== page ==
One mistake that I make when commenting on business, particularly advertising and marketing, is that I am often self-referential. If I don’t like something, I tend to believe that not many people will, because “they’re a sensible lot”. That’s myopic, and I realized this a week or so ago, at a Pepe Jeans store:
On noticing the Pepe Jeans’ Dhoom 2 collection at a store in CP, I thought I’d ask the store owner about the offtakes. A segment of the left wall (not particularly noticeable though) had been dedicated to the collection. Above the racks was a large POP banner of the movie, and a cut-out (which I hadn’t noticed on the way in – banner blindness, for sure) had been placed in the display window next to the entrance. The offtakes? Fantastic, he said. Young people are walking into the store and asking for what Hritik Roshan wore in this-scene or that-scene and buying. The same with Aishwarya Rai and Bipasha Basu for girls.
“Yeah, right!” you’d think. “That’s just plain PR speak. No one’s really buying this stuff.”
And then someone walks up to us and quietly (embarrassed?) asks for a particular jacket that Hritik wore in some specific scene. Pepe’s done a smart thing – the collection is straight out of the movie and they’ve printed a catalogue with stills where the actors are wearing these clothes. Three pieces of clothing were picked up while I was there for around 15 minutes. At the checkout counter, strangely enough – in a bowl – accessories from Dhoom 2 were kept for impulse purchases. Someone picked up a bandana with a flowery design.
Hence, I now accept that there are people who are star-struck, and user preferences can never really be based on a specific way of thinking. Even Rakhi Sawant has a fan :P. People do have idols whom they want to emulate…My nephew was very protective of his Kkrish jacket and rubber mask. I might think that almost everything on TV is stupid (apart from the History Channel, Discovery Travel & Living, CNBC-TV18, Zee Cafe, Zee Studio and a couple of others), and talk about the youth slowly switching to the Internet because prime-time soaps are stupid, and news is blatantly sensationalized – but there are who are lapping all of this up, and will still want passive entertainment instead of having to choose what to watch/do online.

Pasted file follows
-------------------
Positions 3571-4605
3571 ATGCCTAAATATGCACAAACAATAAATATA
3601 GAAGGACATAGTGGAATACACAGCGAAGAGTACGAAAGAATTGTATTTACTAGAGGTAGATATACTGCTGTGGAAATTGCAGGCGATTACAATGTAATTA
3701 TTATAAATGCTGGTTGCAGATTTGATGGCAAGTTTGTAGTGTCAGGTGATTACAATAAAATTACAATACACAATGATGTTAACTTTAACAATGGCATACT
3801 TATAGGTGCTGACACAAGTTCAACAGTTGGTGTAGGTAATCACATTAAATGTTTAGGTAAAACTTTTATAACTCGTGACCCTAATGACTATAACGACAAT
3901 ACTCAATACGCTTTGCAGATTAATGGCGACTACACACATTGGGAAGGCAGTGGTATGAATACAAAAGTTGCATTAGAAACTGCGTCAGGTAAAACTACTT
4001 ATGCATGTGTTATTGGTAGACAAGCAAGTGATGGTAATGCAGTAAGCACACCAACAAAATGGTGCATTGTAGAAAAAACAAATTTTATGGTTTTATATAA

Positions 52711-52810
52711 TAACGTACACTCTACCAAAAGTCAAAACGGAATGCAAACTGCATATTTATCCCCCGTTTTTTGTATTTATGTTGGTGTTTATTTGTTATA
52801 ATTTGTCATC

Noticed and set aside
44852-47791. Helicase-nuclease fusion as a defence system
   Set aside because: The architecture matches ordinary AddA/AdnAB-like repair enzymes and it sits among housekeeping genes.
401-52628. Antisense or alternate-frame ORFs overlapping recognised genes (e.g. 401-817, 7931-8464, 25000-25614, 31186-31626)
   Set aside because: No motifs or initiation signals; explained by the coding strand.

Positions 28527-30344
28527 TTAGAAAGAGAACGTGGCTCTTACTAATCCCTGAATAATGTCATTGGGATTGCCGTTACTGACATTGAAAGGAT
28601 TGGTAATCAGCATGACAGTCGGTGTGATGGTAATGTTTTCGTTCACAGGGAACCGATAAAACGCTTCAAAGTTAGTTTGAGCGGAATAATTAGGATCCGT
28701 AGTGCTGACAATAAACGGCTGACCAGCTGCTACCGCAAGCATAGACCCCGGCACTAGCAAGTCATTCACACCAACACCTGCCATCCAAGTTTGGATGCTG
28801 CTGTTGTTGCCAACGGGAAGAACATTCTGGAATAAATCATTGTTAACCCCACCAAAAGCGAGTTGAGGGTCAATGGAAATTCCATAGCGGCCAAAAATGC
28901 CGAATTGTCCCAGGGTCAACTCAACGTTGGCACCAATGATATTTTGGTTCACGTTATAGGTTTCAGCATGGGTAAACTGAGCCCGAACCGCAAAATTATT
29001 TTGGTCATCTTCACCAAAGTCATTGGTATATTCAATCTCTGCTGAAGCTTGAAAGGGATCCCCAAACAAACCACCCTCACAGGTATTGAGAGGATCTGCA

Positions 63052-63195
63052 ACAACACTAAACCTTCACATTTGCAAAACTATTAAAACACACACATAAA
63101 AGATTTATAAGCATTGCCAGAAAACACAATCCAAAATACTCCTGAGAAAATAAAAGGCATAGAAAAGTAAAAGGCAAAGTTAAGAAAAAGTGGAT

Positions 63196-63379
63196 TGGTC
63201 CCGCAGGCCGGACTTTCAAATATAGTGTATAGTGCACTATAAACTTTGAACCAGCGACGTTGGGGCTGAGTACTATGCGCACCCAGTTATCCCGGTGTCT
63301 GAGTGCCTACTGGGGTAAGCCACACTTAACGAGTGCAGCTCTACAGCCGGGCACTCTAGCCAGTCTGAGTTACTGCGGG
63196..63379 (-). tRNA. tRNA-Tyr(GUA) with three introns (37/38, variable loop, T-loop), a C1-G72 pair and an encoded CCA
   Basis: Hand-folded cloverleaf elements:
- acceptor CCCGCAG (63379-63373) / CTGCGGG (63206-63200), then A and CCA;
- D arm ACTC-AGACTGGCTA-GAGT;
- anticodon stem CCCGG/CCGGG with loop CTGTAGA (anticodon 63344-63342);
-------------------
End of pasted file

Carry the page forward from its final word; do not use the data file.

Individual differences. So what do you do? Find common preferences, a niche perhaps, to target them. And ensure that while you cater to one groups preferences, you don’t piss off another with a drastic shift in TG. People switch very quickly. Speaking of clothing, when it was launched in India, Givo was a high-end brand. Floundering now, from what I hear.
Of course, it’s not that I’m not star-struck…Please note that if you have exclusive invites for lectures by Joseph Stiglitz, George Soros and Amartya Sen, in Delhi, and you decide not to go – please don’t say something like “Nix, those invites just went waste…I couldn’t go and I was thinking – Damn, who should I give these to?”
I suggest you lie and tell me you gave them to your dad or girlfriend, or sold them. Just don’t tell me they went waste. And don’t blame me to attempting to strangle you at a bookstore in CP.